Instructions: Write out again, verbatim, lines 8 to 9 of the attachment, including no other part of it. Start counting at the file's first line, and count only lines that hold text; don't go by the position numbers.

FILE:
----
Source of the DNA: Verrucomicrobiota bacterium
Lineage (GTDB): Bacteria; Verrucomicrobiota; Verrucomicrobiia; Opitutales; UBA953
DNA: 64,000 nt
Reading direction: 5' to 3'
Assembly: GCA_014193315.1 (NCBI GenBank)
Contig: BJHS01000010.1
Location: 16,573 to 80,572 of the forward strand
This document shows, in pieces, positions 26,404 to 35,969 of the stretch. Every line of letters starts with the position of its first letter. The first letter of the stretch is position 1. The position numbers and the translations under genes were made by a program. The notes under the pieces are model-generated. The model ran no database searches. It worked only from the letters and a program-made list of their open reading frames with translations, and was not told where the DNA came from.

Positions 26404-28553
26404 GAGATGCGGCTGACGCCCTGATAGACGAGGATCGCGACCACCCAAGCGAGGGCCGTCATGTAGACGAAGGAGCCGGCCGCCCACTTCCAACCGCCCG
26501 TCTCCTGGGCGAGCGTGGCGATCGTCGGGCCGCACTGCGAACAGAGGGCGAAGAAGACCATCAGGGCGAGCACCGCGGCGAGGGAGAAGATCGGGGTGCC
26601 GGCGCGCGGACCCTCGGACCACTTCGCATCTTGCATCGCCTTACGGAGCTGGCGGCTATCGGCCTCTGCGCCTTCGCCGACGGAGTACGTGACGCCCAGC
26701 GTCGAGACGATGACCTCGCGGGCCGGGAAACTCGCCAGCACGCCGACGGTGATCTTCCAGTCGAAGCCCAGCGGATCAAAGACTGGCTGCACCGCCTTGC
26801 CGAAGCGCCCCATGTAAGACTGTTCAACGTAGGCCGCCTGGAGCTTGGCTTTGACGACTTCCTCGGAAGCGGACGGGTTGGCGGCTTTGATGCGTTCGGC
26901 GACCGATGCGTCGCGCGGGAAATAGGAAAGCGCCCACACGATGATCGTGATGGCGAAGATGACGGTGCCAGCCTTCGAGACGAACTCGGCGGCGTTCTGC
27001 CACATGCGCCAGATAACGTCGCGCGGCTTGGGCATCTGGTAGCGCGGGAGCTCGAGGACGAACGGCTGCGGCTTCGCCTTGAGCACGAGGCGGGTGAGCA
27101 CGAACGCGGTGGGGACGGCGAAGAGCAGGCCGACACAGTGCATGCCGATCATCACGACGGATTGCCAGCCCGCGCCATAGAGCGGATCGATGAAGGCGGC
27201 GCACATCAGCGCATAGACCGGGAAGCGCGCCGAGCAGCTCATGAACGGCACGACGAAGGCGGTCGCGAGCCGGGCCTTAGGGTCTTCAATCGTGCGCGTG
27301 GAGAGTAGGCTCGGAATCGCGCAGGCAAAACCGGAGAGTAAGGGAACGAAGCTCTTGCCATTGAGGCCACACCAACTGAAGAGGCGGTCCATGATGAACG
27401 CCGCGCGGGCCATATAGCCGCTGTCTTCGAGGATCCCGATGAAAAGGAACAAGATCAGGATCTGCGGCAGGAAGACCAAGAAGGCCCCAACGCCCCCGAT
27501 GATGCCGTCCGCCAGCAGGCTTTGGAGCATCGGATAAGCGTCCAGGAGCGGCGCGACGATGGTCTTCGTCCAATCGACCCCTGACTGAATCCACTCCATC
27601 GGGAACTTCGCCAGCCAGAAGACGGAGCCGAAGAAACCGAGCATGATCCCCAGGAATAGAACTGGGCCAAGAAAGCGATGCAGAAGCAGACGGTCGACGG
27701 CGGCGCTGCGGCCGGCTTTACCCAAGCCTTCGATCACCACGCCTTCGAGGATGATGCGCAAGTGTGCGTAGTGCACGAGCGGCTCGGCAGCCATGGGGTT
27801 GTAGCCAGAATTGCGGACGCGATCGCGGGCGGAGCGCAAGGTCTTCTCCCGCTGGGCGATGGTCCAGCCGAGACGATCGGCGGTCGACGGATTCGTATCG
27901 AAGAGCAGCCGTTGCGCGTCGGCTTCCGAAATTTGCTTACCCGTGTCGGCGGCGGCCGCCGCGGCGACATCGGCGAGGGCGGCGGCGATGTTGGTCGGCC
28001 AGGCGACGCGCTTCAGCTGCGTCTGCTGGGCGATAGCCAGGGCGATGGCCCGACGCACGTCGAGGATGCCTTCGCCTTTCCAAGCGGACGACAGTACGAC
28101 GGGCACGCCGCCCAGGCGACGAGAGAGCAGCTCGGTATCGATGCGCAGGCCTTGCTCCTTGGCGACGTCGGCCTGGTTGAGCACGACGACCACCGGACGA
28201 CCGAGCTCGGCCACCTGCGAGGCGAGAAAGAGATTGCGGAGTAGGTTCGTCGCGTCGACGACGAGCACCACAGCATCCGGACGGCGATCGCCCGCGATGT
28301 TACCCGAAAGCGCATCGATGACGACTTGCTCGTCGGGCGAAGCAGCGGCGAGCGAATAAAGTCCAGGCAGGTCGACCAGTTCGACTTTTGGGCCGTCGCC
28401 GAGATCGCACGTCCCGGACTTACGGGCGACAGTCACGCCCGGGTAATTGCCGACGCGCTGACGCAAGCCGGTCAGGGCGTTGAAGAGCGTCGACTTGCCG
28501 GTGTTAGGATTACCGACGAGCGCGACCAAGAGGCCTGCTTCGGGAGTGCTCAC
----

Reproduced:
This document shows, in pieces, positions 26,404 to 35,969 of the stretch. Every line of letters starts with the position of its first letter. The first letter of the stretch is position 1. The position numbers and the translations under genes were made by a program. The notes under the pieces are model-generated. The model ran no database searches. It worked only from the letters and a program-made list of their open reading frames with translations, and was not told where the DNA came from.

Positions 26404-28553